Rik W. Hafer

On Tuesday, February 28, 2017, the Missouri State Supreme Court upheld Saint Louis City’s right to raise its minimum wage. While the court’s decision may make legal sense, it is still bad economics. Enacting this ordinance will harm the poorest of workers. That’s why I describe it as pernicious.

The state minimum wage is currently $7.65. In 2015, the City of Saint Louis sought to raise the minimum wage on businesses within its borders. This initial attempt was struck down by a circuit court judge in 2015, but Tuesday’s ruling reversed that decision. As a result, the minimum wage that applies to businesses within Saint Louis proper (not the county or surrounding areas) will rise to $10 this year and $11 in 2018.

Saint Louis businesses will face higher labor costs, putting them at a competitive disadvantage against businesses located just across the city–county boundary. If I were an entrepreneur or business owner unsure of where to locate or expand, this minimum wage increase helped make the decision for me.

Show-Me Institute analysts have written many times about the effects of minimum wages hikes; see here and here for two examples. There are two main effects from this wrongheaded action.

First, and most obvious, raising the minimum wage imposes higher costs on businesses. Some of those businesses simply will not be able to maintain current operations: they will reduce the number of workers they employ, close up shop, or move. Why is it that supporters of the minimum wage hike have so much disdain for small business owners? After all, not every employer is McDonald’s.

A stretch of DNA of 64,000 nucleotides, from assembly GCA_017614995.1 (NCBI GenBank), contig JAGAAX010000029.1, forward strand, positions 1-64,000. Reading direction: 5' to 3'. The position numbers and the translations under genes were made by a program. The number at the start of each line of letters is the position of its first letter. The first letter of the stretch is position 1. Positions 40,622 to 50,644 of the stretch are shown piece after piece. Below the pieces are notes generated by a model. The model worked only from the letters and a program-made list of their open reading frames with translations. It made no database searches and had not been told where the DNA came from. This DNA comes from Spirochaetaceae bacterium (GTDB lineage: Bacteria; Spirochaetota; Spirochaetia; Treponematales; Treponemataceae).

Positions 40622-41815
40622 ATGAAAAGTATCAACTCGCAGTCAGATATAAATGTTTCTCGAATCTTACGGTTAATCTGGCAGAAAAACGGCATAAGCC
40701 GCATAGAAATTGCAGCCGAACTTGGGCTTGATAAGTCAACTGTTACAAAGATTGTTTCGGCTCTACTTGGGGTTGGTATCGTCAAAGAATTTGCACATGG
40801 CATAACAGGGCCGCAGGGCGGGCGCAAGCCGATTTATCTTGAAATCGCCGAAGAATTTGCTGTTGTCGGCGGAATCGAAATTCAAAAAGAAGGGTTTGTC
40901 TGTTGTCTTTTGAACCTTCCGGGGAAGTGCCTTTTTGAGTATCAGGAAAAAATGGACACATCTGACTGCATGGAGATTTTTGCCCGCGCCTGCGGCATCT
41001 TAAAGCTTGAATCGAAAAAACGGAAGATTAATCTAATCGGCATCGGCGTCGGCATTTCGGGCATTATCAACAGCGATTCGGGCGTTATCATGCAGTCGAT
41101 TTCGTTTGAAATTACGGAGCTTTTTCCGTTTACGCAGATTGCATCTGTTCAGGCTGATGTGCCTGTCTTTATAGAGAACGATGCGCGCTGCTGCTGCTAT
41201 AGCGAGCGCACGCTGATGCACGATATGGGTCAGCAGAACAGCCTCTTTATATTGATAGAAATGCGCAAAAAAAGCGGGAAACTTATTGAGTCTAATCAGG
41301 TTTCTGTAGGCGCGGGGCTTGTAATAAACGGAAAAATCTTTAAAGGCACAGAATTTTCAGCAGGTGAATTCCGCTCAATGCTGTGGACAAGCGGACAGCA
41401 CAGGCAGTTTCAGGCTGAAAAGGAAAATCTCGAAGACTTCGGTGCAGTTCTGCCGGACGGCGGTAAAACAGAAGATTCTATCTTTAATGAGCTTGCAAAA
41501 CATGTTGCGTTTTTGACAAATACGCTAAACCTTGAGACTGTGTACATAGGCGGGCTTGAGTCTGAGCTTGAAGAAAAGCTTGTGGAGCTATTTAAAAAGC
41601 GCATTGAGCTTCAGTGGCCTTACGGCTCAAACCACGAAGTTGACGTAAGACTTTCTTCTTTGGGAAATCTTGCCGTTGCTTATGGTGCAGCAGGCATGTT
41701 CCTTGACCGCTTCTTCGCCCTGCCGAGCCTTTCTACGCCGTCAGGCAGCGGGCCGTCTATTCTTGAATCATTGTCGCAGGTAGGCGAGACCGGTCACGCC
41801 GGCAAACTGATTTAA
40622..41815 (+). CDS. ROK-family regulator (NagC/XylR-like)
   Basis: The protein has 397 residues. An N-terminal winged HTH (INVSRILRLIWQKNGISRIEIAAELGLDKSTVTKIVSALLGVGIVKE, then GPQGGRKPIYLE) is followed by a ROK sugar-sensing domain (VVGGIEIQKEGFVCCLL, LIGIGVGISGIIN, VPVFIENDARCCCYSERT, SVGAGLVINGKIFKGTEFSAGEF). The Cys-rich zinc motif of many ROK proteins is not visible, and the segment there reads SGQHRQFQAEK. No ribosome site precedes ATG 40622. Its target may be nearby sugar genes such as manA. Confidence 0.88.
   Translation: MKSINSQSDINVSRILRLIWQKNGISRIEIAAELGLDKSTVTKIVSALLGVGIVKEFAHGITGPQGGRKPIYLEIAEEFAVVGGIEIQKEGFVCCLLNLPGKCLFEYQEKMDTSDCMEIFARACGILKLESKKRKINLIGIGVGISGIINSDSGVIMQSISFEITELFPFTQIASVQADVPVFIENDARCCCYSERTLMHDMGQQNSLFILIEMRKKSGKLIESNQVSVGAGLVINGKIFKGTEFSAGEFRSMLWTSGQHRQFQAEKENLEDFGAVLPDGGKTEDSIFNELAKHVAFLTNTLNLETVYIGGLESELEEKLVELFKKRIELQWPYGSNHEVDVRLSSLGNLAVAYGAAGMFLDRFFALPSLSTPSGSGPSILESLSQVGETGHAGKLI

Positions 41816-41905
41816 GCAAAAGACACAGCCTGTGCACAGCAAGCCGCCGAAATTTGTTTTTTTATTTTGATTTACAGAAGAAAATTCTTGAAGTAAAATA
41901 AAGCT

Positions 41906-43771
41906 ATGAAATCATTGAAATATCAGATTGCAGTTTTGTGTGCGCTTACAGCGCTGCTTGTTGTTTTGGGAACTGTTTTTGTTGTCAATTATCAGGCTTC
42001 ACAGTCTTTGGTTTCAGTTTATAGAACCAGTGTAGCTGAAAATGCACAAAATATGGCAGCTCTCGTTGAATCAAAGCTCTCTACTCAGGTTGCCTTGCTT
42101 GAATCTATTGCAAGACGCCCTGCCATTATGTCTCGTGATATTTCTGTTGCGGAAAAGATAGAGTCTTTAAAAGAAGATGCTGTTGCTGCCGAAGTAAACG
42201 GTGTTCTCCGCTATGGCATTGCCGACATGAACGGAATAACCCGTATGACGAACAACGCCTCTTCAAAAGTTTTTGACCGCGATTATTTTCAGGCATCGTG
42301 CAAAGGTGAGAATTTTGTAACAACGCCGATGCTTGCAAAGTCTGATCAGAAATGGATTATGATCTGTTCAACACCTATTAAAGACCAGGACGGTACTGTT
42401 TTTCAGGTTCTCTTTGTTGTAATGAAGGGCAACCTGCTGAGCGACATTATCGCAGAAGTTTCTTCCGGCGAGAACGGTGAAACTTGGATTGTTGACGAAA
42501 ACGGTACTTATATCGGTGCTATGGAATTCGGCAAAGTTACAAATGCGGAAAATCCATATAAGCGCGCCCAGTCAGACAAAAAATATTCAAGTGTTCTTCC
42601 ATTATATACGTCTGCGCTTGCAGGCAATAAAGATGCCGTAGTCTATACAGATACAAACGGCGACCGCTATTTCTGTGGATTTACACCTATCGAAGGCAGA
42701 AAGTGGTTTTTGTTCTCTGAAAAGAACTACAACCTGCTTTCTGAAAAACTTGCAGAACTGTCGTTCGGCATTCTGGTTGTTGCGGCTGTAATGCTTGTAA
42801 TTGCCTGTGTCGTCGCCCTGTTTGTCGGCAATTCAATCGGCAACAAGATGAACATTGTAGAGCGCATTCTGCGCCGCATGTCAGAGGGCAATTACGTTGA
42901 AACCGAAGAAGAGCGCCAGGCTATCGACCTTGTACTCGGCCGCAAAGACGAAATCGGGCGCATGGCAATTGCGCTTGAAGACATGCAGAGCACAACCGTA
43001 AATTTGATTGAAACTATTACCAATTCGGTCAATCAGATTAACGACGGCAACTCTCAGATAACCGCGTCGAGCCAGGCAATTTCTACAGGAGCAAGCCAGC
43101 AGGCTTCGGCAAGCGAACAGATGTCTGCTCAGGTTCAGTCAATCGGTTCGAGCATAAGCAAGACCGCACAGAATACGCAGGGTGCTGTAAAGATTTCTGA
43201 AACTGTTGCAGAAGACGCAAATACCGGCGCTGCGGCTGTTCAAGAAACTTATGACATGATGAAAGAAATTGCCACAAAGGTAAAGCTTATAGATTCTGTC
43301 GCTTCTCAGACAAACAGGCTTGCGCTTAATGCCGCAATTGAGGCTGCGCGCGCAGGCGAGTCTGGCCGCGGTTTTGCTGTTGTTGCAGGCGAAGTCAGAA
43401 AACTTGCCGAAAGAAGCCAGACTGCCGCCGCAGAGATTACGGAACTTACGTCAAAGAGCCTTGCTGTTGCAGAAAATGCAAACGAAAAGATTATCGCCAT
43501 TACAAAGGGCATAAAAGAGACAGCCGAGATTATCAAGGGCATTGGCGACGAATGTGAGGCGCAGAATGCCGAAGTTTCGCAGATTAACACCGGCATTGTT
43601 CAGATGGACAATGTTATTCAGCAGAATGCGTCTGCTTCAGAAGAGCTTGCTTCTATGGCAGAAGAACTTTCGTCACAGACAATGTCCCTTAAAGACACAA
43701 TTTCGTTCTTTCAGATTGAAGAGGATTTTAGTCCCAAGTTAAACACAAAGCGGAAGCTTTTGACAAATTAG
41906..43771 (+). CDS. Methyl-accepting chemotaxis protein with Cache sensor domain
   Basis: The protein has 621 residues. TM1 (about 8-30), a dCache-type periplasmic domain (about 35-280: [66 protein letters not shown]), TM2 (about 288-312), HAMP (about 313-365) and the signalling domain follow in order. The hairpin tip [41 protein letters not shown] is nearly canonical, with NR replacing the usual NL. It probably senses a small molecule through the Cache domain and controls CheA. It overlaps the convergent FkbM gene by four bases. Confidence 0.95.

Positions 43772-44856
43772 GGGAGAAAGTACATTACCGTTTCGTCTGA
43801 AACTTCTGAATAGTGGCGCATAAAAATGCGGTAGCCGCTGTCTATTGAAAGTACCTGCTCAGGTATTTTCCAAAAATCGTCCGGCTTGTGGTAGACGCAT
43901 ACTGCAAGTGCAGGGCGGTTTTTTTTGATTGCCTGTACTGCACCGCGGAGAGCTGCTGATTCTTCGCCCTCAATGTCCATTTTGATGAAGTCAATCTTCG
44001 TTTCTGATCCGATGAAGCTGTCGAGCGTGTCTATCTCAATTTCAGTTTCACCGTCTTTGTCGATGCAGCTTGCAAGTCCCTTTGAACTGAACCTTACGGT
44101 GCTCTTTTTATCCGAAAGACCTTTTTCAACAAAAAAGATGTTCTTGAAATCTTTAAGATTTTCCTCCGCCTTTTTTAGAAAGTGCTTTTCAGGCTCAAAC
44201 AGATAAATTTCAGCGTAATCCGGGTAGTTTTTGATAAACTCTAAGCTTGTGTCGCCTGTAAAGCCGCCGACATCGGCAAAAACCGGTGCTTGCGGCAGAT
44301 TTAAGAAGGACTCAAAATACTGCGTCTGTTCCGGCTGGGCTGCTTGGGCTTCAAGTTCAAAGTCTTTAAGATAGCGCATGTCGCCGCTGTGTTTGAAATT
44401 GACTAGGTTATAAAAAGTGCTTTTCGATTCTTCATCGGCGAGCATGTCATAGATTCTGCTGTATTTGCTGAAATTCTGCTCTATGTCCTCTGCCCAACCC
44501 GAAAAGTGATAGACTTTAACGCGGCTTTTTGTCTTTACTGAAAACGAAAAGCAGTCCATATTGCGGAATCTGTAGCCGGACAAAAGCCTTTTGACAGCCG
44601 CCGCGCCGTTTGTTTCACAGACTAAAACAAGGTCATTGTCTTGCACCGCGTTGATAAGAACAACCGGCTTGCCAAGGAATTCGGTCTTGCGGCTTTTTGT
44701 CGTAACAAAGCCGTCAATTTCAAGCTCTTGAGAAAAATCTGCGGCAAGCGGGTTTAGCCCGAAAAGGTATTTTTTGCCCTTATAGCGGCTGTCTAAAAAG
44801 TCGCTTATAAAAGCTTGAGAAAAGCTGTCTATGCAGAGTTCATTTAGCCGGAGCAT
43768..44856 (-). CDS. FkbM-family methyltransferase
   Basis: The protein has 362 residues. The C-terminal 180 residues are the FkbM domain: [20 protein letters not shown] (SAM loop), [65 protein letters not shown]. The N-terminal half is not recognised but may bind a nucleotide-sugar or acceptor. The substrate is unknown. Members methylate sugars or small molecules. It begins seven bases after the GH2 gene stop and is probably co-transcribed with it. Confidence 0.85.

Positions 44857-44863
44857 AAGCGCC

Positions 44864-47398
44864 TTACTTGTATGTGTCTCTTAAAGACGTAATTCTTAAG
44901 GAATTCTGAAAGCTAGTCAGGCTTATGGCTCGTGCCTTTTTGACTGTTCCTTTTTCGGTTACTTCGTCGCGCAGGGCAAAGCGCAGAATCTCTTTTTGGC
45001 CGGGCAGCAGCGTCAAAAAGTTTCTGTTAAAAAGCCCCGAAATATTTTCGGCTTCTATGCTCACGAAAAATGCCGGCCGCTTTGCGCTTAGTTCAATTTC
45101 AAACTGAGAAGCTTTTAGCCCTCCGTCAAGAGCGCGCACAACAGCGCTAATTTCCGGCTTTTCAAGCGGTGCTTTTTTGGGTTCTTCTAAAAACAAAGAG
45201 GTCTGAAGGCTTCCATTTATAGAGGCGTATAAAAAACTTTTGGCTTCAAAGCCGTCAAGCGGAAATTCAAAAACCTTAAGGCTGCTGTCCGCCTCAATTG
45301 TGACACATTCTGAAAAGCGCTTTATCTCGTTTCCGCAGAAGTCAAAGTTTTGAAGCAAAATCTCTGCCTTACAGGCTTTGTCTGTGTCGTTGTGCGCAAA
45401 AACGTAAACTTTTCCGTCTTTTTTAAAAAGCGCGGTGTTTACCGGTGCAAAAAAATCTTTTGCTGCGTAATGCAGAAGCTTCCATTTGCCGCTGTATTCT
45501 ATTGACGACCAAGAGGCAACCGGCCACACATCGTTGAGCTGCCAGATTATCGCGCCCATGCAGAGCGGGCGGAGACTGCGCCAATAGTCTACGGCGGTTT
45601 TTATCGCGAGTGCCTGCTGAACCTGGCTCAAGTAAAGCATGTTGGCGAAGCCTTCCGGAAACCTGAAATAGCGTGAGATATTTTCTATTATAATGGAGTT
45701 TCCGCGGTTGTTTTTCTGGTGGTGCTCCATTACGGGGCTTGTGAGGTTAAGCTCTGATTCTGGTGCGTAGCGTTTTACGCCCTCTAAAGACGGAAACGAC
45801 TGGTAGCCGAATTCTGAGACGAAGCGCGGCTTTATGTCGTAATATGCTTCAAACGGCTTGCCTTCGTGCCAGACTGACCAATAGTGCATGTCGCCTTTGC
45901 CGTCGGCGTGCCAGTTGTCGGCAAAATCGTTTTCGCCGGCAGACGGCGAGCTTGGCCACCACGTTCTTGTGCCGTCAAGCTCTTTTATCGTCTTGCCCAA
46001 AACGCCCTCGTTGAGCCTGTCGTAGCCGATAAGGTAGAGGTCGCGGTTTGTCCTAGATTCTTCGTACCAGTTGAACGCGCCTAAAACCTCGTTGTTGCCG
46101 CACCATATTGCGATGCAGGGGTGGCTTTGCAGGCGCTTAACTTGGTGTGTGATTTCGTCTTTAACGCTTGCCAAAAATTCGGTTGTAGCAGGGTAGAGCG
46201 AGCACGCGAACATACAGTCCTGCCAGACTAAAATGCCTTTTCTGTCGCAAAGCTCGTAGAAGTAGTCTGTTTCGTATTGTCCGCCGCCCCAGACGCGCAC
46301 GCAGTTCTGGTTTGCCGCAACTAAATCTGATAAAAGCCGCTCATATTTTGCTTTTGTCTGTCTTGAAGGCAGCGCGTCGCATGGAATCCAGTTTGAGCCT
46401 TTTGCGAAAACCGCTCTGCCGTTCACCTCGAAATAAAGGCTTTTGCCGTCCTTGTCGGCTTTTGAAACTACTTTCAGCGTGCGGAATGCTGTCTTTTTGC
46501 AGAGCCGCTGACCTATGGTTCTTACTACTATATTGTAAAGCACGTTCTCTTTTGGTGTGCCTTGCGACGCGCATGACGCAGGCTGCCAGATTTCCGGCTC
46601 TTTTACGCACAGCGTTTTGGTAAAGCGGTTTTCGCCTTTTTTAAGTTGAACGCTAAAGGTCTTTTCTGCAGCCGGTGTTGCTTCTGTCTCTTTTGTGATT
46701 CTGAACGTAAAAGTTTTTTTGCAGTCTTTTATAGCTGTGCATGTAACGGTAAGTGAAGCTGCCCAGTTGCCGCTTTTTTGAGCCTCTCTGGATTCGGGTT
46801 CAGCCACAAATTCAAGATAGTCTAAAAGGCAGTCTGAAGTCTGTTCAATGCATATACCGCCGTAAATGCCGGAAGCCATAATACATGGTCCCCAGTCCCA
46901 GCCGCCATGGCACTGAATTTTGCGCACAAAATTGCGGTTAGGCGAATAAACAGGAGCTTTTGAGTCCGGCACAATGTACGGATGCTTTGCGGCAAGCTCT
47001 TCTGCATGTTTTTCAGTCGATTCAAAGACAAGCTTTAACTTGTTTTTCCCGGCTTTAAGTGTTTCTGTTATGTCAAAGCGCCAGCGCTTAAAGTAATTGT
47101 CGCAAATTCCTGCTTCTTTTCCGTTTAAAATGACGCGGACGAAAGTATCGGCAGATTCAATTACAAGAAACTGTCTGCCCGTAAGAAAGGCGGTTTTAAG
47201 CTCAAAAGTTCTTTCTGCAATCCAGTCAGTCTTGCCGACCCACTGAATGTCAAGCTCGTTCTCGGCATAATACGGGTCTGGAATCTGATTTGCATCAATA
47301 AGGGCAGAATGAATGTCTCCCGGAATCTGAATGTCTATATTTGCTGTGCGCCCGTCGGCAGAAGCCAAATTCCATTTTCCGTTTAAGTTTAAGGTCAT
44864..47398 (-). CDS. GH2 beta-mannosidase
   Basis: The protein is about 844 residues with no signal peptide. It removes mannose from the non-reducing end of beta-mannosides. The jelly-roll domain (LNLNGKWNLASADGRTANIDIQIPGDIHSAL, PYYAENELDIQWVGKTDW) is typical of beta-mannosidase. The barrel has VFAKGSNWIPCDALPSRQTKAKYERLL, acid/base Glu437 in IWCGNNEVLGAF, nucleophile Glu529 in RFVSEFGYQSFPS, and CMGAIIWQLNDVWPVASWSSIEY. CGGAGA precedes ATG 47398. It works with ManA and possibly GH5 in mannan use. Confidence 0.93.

Liberals and conservatives alike recognize that increases in the minimum wage will negatively affect exactly those workers for whom proponents claim to be champions; namely, the least skilled, entry level workers whom this higher wage will make even more unemployable. This is perhaps the most pernicious (there’s that word again) effect of all: Of the city’s estimated 69,000 individuals earning less than $11 an hour, how many will lose their jobs or face reduced hours? Can proponents claim success if the number of employed individuals declines by 6, or 600, or 6,000? It is bad policy that claims success on the backs of those made worse off.

And how many of those who are harmed by this latest minimum wage increase will we see interviewed so that the public understands how they were put out of a job by this unwise intervention? My guess is that the answer is zero. Out of sight, out of mind.

Lawmakers and union leaders will now sing their own praises and pat themselves on the back for the “good” they have done—no matter how much harm is done to workers and business owners.

About the Author

Rik Hafer
Research Fellow

Rik Hafer is a Show-Me Institute research fellow and a professor of economics and the Director of the Center for Economics and the Environment at Lindenwood University in Saint Charles, Missouri.